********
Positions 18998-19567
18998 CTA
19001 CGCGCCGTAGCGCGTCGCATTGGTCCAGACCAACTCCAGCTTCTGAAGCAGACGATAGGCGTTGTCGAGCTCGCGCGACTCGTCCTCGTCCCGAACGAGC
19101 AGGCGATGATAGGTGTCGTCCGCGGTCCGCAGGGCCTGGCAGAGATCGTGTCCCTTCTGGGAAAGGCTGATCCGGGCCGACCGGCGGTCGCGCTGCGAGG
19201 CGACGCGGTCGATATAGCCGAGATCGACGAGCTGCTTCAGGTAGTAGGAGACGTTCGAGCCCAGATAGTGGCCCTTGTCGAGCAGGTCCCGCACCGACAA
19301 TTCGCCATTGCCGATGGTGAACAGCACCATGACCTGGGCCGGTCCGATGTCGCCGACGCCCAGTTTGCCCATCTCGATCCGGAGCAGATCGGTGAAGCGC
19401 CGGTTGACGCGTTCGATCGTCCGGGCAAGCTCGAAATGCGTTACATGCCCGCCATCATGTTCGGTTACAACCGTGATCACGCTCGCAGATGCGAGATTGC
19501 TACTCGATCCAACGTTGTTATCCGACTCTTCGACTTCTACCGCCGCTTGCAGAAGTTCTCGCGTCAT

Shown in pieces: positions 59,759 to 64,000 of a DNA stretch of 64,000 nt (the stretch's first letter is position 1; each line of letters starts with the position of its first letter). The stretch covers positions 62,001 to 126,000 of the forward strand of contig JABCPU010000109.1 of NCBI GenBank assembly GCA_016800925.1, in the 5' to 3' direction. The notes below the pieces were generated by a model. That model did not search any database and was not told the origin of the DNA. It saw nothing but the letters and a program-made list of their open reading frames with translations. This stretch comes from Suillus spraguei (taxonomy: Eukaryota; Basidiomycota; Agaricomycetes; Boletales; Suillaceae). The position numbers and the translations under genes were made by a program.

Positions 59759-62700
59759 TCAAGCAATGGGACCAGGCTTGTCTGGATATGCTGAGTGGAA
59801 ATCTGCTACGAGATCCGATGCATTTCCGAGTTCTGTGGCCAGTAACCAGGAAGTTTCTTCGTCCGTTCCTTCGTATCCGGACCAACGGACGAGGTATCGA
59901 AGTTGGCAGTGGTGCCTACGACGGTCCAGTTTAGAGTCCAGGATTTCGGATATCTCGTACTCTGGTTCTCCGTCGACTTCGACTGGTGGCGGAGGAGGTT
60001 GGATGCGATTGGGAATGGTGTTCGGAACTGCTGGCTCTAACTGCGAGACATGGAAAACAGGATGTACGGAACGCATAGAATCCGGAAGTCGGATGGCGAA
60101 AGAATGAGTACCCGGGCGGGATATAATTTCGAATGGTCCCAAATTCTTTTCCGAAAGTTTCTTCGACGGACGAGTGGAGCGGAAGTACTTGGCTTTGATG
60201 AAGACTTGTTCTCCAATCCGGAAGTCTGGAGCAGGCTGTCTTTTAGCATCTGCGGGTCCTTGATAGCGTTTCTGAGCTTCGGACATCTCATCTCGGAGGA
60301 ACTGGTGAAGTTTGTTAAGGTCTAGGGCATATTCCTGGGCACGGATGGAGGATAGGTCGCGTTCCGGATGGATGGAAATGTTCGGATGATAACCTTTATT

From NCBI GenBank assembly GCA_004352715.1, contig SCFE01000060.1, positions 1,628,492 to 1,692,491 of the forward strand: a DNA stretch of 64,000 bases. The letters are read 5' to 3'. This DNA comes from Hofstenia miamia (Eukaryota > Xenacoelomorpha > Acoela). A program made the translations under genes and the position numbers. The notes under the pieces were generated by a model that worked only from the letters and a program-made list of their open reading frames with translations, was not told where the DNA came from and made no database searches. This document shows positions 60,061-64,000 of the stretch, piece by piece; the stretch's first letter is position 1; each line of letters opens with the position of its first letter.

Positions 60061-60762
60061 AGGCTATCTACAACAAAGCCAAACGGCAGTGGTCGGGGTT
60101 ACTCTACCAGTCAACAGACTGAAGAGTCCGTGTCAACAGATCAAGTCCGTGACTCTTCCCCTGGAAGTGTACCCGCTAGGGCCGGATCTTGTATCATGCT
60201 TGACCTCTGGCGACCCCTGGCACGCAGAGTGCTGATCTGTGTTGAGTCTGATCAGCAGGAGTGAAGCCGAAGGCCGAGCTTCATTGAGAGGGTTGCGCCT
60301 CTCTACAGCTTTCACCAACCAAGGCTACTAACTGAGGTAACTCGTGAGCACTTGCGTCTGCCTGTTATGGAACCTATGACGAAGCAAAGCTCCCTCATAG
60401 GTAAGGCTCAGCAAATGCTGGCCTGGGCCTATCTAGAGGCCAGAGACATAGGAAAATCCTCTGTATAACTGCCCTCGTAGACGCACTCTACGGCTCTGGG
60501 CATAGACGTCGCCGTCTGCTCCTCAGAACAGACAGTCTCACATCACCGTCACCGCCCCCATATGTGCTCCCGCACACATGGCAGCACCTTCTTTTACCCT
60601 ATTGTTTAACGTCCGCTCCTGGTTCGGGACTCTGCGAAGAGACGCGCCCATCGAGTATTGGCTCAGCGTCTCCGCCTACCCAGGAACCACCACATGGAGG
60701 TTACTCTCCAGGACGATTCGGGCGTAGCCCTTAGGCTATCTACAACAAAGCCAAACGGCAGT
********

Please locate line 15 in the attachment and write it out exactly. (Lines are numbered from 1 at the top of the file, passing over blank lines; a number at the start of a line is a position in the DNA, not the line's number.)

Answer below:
60101 AGAATGAGTACCCGGGCGGGATATAATTTCGAATGGTCCCAAATTCTTTTCCGAAAGTTTCTTCGACGGACGAGTGGAGCGGAAGTACTTGGCTTTGATG